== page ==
Barry was somewhat surprised to learn that inmates of the Yang-Suk foreign friends camp did not have to clean their own dishes—just like they did not have to do their own laundry.
“They have nearby villagers who do all that,” Anne explained. “Most of them are older women. They’re happy to get the work. There are a lot of widows in North Korea, struggling to make ends meet.”
When they were done eating, Barry followed Anne and Tanaka’s lead, as they took their used trays and cups to another counter that opened into a dishwashing station.
This entailed standing in another line. From the rear of the line, Barry could see older women in white aprons, collecting the trays and cups for cleaning.
Again, it was a lot like a school cafeteria setup. Despite the minor inconvenience of standing in line, it wasn’t too bad. The mundaneness of it all almost made you forget where you were; and Barry suspected that that was by design. There was, within the North Korean context, an illusion of a comparatively luxurious lifestyle here.
Barry noted, however, that an armed guard was standing near the spot where the prisoners were dropping off their trays. The guard was scanning the crowd, looking for any sign of disorder or recalcitrance, no doubt. His hand rested near his holstered sidearm. Not a typical sight at any of the school cafeterias that Barry remembered from his student days.
Yes, they were prisoners here. That wasn’t altered by the fact that the North Koreans didn’t make them clean their own dinner trays or do their own laundry. The older women working in the canteen were slave laborers, too. No one in this country was truly free. Except for their Supreme Leader, perhaps.
Afterward, Tanaka and Anne headed out of the canteen into the main compound. Without waiting to be invited, Barry followed.
“So what do people do around here in the evenings?” Barry asked.
“Sometimes there are lectures,” Tanaka said, with undisguised irony. “About the superiority of the North Korean system, and the goodness of the Supreme Leader.”
“Baka,” Barry said. The Japanese word for “idiotic” or “stupid.”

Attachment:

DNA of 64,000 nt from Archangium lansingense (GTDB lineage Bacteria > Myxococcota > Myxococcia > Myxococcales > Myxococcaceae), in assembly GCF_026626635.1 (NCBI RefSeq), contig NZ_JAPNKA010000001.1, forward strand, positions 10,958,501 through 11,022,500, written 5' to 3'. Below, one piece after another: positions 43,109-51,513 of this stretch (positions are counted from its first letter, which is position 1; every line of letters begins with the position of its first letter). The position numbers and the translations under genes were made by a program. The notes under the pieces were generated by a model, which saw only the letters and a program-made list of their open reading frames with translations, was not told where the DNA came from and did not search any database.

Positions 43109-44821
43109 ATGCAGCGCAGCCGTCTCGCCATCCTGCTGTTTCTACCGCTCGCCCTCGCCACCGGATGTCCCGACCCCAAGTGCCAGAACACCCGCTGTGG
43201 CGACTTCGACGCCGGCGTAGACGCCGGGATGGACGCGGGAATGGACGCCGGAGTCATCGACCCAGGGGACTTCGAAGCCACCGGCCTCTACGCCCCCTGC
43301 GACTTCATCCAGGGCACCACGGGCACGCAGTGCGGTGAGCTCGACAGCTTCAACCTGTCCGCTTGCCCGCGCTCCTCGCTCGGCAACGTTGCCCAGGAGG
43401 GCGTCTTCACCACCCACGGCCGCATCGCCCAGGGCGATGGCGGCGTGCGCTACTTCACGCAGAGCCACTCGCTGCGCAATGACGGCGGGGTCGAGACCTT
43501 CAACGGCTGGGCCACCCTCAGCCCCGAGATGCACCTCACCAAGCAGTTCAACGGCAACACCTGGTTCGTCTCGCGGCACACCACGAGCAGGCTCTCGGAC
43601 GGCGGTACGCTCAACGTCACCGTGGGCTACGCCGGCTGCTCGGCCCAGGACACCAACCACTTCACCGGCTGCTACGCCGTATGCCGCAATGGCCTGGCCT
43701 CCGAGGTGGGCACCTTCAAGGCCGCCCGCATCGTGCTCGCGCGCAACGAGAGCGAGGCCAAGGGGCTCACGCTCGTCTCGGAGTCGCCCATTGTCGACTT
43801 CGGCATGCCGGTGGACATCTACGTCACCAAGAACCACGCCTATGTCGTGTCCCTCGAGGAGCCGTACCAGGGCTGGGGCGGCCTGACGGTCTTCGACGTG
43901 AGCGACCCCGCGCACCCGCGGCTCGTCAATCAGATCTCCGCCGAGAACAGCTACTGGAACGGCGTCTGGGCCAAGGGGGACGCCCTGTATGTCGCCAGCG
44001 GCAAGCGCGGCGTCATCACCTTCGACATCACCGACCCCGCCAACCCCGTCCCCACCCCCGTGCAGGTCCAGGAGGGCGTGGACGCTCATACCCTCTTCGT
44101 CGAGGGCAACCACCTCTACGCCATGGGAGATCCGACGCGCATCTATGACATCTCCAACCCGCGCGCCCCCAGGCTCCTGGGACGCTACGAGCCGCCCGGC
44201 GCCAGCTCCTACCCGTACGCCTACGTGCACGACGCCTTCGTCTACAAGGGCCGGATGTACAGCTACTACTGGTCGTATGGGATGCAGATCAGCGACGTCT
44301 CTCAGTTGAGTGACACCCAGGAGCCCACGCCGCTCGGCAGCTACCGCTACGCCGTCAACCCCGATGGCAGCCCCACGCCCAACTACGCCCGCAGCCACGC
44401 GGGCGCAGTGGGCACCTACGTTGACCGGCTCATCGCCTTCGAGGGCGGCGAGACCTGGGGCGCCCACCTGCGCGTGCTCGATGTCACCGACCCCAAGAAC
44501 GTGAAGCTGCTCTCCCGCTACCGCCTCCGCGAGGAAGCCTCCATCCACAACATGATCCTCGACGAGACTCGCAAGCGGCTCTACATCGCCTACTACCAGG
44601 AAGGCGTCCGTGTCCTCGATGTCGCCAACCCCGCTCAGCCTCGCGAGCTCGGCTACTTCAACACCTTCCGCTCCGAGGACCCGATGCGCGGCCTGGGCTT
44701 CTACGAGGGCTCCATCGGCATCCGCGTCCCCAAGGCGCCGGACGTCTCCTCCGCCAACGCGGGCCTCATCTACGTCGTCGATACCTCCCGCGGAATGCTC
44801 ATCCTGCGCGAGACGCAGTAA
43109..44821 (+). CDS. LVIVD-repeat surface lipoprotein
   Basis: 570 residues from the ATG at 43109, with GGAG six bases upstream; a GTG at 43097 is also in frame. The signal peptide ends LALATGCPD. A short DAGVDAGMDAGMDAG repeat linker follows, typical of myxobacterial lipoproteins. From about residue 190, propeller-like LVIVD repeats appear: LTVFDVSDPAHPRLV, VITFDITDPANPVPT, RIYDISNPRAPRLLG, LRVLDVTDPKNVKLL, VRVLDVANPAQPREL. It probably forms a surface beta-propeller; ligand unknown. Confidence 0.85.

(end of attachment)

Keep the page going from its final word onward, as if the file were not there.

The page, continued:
“Mmm,” Tanaka said, nodding.
“Well, then, I suppose I’ll go back to my room, and think about my new station in life.”
“You’ll get used to it,” Tanaka said.
After a pause, Tanaka said, “No, not really. But it could be worse, I suppose. It can always be worse.”
“That seems to be the motto around here.”
Barry gave Anne a look, and she returned a frown, then turned away.
“If it’s okay, I’ll sit with the two of you at mealtimes. I don’t see myself making too many friends around here. Everyone seems to speak some language other than English. And you two are sparkling dinner companions.”
“Not really?” Tanaka said with a smile.
“No, not really,” Barry laughed. Tanaka laughed at the joke, but Anne merely gave him a wan smile. “No, seriously. You both seem nice. I appreciate you letting me join your little group.”
“Of course,” Tanaka said. “Dozo.”
Anne nodded, without saying anything.
“I’ll take that as a yes,” Barry said.
Anne smiled and nodded curtly.
“I’ll see you two tomorrow at breakfast,” she said.
Then she walked away.
Whatever charm Barry might have had with women before this, it certainly wasn’t working on this Anne Henry.
I should never have left the Ichiryu Hotel, he thought.
With Anne gone now, Barry asked Tanaka: “So tell me, Tanaka-san, how did they get you?”
The Japanese man let out a sigh. “They had been watching me for some time, apparently. I lived with my wife and son in Hokkaido, just outside the city of Sapporo. Sapporo wasn’t our home city, but we had an apartment there, while I was on assignment for Toyota.
“One night, after dinner, I decided to drive down to the local market to get a small bottle of sake.”
Tanaka paused before continuing. The memory obviously took an emotional toll on him.
“I parked my car and went into the store. Then I made my last purchase as a free man. When I walked outside, they were waiting for me in the shadows. One of them grabbed me. They put this hood over my head—it contained some chemicals that…knocked me out.”
Barry nodded, thinking how similar this was to his own abduction.
“And that was it. A few days later, I woke up inside a ship. They injected me with something that put me back to sleep. Then I woke up in North Korea.”
“The sons-of-bitches,” Barry said. “Who do they think they are?”
“Their own lives don’t even matter to them,” Tanaka replied. “So our lives don’t matter, either. For me, the worst part of all this is thinking about my wife and son. To this day, I’m sure they have no idea what happened to me. They don’t know if I’m dead, or if I…just ran off. Even in Japan, that happens, you know: Men desert their families.”
“Sure,” Barry said. He couldn’t help remembering all that he lacked in the fatherhood department. In that way, at least, Tanaka was a better man than he was.
“So that’s my story,” Tanaka said. “How about you?”
“Much the same,” Barry said. “I was on a business trip in Osaka. They caught me with my guard down.”
Barry couldn’t bring himself to tell Tanaka about “Keiko”—Mi-kyung. That wound, and the humiliation and rage that festered beneath it, were still too fresh.
Back in his room, Barry lay on his cot and looked at the ceiling for a long time.
Tomorrow he would begin “work”—could he properly call it that?—for the North Koreans.
He would tell them how to market this hellhole of a country as a tourist destination.
Or he would try to, anyway.
All the while, he would be focused on looking for the means and opportunity to escape.